Why is there a business license tax?

Businesses locate in cities because of the concentration of commercial activity centered in a city. This commercial activity depends on city services, including police and fire protection, zoning, street lights, sidewalks and many others that can’t be billed on an individual usage basis.

Through a business license tax, businesses help pay for the city services that they depend on to operate successfully. 

How important is the business license tax to city services?

In most cities, 25 to 50 percent of their general fund budgets come from the business license tax, and there is no alternative revenue stream to replace it. 

City leaders have little flexibility in raising revenue because of Act 388’s millage and reassessment caps and restrictions on the use of other revenue sources such as hospitality and accommodations taxes. This is in addition to the shrinking allocation from the Local Government Fund.

What is the model business license ordinance?

The model business license ordinance, developed by the Municipal Association, outlines language cities can use to ensure their business license ordinances comply with state law and other best practices of business licensing.

The model ordinance uses the North American Industry Classification System to place businesses into proper classifications according to their profitability using IRS data. The Association updates these classes when the IRS updates the data to ensure cities have the most current information in their ordinances.

How can standardizing business license practices and adopting the model ordinance among all cities make the renewal process easier for businesses?

Standardization is an important step in helping to maintain this important revenue source for cities and towns.

Businesses with locations in multiple jurisdictions have a sometimes frustrating task — tracking the varying due dates for license renewals and rate class schedules. Municipalities and counties can adopt the Municipal Association’s model business license ordinance and other standard practices to reduce confusion for businesses. These standard practices illustrate to businesses around the state the goal of municipalities and counties to be more business friendly.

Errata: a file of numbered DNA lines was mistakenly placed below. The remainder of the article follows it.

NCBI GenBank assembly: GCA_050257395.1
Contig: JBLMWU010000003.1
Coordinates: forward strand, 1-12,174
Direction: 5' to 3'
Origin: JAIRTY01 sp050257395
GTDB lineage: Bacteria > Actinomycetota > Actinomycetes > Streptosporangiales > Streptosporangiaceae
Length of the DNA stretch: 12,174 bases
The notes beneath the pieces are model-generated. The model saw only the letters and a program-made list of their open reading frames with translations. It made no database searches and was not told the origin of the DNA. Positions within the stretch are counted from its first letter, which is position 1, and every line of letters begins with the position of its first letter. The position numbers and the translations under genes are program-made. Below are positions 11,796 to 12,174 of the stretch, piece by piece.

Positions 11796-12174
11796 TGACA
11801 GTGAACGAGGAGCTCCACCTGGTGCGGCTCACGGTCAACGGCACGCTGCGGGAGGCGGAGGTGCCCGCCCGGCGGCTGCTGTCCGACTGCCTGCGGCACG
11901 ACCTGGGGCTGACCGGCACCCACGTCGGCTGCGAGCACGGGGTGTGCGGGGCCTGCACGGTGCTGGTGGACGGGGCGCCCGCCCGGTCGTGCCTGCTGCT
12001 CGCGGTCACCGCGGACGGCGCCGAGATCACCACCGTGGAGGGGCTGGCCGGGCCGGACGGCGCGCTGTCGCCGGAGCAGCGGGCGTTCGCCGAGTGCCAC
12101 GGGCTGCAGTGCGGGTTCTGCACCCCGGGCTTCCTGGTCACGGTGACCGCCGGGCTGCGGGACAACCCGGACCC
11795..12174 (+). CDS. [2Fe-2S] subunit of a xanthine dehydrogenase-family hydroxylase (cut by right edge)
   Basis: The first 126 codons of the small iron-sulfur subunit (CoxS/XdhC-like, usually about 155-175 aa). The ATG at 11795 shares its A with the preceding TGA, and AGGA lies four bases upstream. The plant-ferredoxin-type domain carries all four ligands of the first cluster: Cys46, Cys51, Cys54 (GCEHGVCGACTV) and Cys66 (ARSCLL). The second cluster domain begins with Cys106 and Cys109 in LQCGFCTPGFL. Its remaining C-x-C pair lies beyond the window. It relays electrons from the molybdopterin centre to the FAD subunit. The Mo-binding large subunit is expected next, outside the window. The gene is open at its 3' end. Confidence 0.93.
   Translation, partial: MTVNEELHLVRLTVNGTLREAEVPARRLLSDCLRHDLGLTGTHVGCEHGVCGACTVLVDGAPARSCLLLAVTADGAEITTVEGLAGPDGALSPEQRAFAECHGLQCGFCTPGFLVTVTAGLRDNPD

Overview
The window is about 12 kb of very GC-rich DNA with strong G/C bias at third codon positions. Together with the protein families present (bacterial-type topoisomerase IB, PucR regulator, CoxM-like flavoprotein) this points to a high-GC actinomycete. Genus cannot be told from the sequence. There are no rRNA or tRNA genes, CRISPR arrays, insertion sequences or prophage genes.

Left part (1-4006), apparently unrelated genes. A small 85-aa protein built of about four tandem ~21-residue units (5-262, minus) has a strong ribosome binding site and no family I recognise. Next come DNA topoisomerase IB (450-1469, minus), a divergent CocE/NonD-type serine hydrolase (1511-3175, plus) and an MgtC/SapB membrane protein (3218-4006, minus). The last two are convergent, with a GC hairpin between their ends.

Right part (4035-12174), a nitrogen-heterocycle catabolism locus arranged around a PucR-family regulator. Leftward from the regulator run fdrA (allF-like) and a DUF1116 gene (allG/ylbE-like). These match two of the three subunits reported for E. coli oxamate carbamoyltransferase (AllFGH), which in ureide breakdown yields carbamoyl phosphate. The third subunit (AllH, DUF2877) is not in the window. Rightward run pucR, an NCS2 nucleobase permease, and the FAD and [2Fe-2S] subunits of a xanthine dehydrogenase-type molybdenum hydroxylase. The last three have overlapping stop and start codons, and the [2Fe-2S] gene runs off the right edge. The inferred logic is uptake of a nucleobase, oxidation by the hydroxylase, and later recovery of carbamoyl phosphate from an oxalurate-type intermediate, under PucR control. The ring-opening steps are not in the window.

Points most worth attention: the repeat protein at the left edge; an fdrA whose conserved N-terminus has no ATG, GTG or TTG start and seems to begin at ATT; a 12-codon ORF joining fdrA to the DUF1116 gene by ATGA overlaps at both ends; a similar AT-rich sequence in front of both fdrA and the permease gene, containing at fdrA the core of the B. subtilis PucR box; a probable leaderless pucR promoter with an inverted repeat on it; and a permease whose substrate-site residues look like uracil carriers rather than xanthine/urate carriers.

What can cities do to standardize their business license renewal practices right now?

Cities that haven’t adopted the model business license ordinance should transition to using it as soon as possible. This standardizes license periods and due dates, which further streamlines licensing for businesses.

Cities should encourage business owners or operators who do business in multiple cities and towns to use the standardized business license application that helps avoid the hassle of filling out a different application for every jurisdiction where the business operates.

Business License Standardization Checklist

  • Accept the standardized business license application
  • Adopt the most current model business license ordinance with the standard seven classes
  • Adopt calculating the tax based on the business’ prior calendar year
  • Adopt the standard license year due dates and penalty dates
    May 1 – April 30    License Year
    April 30       Due Date
    May 1       Penalty Date

 Content Editor

Melissa Carter 
(model ordinance)
Research and Legislative Liaison

Caitlin Cothran 
(collection programs)
Manager for Collection Programs

Scott Slatton 
(SC Business Licensing Officials Association)
Legislative and Public Policy Advocate

Tigerron Wells 
(business license legislation)
Government Affairs Liaison